Hemp: The Legal Landscape Emerging Around the Production of Hemp and CBD Products

December 17, 2019

There is a lot of legislative movement in the burgeoning field of hemp production and related cannabidiol (CBD) products. This is partly due to the 2018 Farm Bill which kicked things off by removing hemp from the federal list of controlled substances. Though they derive from the same plant—Cannabis sativa L.—the key distinction between hemp and marijuana is the concentration of the psychoactive compound, delta-9 tetrahydrocannabinol (THC). The 2018 Farm Bill defines hemp as any part of the Cannabis sativa L. plant with a THC concentration of less than 0.3%. Anything having a higher concentration is marijuana. Thanks to this new distinction, hemp is now considered an agricultural product, rather than a controlled substance. 

Hemp may be lawfully grown under state or federal supervision. As required by the 2018 Farm Bill, the U.S. Department of Agriculture (USDA) recently came out with an interim final rule—Establishment of a Domestic Hemp Production Program—which implements new regulations for the lawful production of hemp. Though the final version is not due for another two years, the interim rule provides highly anticipated guidance in this area. It provides the framework for hemp production nationally, while leaving states room for individuality by allowing the implementation of state specific licensing schemes subject to USDA approval. The only lawful way to grow or process hemp in the United States is pursuant to a permit or license issued by a state operating under a USDA-approved plan, or in states without such a plan, issued by the USDA itself. 

In New York, hemp is emerging as a significant agricultural commodity. Though hemp has not been removed from New York’s list of controlled substances, it may be lawfully grown in New York through participation in the state’s Industrial Hemp Agricultural Research Pilot Program (the “pilot program”) which is authorized under the 2014 Farm Bill. The New York Department of Agriculture is the agency charged with operating and implementing the pilot program. The pilot program authorizes licensed businesses and individuals to grow and process hemp in New York. Updates to New York’s program are anticipated in light of the 2018 Farm Bill and the USDA’s interim rule.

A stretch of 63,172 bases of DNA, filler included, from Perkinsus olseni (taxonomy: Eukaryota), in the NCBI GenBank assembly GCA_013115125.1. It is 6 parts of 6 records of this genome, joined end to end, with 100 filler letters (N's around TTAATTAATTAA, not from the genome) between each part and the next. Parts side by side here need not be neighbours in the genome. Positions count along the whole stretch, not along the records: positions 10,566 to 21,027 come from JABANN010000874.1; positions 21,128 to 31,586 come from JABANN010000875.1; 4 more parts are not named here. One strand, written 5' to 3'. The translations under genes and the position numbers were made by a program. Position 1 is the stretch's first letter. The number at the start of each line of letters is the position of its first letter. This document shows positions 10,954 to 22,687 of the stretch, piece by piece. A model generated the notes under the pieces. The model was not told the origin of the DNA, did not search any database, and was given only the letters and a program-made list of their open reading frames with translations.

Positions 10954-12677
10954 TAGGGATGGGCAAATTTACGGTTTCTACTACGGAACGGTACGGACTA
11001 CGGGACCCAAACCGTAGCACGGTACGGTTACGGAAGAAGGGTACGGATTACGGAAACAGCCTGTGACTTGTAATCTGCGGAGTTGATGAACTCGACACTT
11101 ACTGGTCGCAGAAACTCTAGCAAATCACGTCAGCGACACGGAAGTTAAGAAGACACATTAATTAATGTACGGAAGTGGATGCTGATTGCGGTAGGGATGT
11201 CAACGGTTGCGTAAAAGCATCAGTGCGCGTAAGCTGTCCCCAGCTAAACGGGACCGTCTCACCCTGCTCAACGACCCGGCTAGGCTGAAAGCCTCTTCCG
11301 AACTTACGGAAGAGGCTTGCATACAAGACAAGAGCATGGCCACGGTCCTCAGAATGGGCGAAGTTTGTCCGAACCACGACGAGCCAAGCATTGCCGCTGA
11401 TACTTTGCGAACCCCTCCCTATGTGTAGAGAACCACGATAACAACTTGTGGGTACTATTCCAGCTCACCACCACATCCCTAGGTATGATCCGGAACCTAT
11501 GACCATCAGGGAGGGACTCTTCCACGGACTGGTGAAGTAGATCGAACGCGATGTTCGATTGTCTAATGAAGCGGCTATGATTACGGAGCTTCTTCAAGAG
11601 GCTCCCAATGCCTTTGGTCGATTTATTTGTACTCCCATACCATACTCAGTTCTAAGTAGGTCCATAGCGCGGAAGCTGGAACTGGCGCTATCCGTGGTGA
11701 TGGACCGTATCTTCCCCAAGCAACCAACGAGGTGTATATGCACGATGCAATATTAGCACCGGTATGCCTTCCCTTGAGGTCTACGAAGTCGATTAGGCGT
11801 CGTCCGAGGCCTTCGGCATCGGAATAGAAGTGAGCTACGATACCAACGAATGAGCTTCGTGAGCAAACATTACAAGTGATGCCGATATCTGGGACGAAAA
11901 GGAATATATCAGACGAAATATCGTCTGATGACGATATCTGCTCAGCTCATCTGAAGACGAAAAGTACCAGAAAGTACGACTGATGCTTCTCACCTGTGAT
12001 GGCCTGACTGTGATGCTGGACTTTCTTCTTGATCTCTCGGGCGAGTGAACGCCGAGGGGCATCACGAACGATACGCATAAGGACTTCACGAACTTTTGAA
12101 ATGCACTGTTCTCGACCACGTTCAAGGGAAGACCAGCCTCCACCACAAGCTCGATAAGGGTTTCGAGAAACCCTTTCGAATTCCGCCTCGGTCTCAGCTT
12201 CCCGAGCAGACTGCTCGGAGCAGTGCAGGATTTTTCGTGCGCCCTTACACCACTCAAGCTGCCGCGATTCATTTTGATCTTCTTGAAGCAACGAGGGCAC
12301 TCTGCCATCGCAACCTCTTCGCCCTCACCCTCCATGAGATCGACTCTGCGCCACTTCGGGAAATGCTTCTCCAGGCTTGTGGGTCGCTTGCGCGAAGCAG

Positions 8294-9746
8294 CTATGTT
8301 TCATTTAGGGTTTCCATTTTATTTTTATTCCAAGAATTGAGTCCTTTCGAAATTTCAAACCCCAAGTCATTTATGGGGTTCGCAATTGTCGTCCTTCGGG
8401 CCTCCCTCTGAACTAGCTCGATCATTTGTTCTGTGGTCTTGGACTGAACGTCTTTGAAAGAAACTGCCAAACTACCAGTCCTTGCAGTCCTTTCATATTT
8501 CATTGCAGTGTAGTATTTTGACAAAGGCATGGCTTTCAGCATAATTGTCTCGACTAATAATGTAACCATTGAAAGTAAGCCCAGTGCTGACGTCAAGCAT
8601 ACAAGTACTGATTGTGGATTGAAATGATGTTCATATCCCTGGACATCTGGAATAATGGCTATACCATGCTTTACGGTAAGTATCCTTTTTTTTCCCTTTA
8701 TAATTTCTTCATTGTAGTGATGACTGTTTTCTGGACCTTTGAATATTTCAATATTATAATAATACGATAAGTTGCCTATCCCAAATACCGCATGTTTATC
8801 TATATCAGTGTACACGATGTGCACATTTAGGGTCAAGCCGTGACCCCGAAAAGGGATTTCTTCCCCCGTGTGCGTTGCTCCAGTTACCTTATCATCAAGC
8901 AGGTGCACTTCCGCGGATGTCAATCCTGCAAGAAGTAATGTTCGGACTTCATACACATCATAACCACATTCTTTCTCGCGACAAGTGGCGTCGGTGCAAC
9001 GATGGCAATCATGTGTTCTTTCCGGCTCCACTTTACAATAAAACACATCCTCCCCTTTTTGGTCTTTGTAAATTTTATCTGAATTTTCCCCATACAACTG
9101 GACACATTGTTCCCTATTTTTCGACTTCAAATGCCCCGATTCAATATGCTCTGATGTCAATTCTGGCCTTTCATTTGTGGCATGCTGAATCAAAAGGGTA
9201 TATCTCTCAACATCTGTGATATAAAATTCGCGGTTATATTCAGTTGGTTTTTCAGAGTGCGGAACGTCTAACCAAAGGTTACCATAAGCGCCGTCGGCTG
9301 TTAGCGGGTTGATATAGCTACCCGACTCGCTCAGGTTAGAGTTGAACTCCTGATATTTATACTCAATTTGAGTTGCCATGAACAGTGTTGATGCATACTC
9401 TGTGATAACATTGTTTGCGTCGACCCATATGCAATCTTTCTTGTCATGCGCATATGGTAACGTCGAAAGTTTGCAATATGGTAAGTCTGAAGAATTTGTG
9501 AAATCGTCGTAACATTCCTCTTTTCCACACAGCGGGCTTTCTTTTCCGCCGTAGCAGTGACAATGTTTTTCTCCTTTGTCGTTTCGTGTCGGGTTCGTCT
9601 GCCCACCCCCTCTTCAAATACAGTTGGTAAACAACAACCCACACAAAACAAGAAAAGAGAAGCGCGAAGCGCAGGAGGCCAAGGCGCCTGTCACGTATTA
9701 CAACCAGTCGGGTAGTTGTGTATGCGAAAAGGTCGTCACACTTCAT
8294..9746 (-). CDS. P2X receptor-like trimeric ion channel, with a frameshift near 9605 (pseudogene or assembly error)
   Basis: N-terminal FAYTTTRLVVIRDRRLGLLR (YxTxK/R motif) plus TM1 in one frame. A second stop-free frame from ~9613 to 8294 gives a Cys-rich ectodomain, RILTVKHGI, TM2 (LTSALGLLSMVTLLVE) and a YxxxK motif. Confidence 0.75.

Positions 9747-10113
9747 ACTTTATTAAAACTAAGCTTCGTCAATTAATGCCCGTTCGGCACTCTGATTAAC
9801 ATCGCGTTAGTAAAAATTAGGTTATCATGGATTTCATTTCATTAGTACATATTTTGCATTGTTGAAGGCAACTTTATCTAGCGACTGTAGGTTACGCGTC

Though highly anticipated, the interim rule does not answer all questions surrounding the legality of hemp production or the sale of CBD products. Things remain in flux while states continue to grapple with their own positions on hemp and related CBD products. The U.S. Food & Drug Administration’s (FDA) position on hemp and CBD does not help to clarify matters either. For example, FDA guidance is clear that neither cannabis nor cannabis-derived products, such as hemp, which contain THC or CBD, can be marketed for the treatment, cure, or prevention of any disease or condition. Under the FDA’s position these products cannot be marketed as dietary supplements either. In conflict with this guidance is New York’s position that CBD may be manufactured and sold as a dietary supplement. Until the FDA issues specific guidance, the legal consequences of this conflict remain unknown. 

In addition, despite the fact that hemp and CBD products are filling shelves across New York, CBD as an additive to food or beverages is prohibited. This is true under guidance from the FDA and New York’s Department of Agriculture. Producers of these products currently face enforcement action by the FDA and/or Federal Trade Commission (FTC) for false advertising in addition to consumer lawsuits. 

If you have any questions about how to comply with state and federal regulations related to hemp production or CBD products or any of the matters discussed in this Information Memo, please contact any of the attorneys in our Environmental and Energy Practice, or the attorney in the firm with whom you are regularly in contact.

A special thank you to Associate Trainee Hannah K. Redmond for contributing to this Information Memo.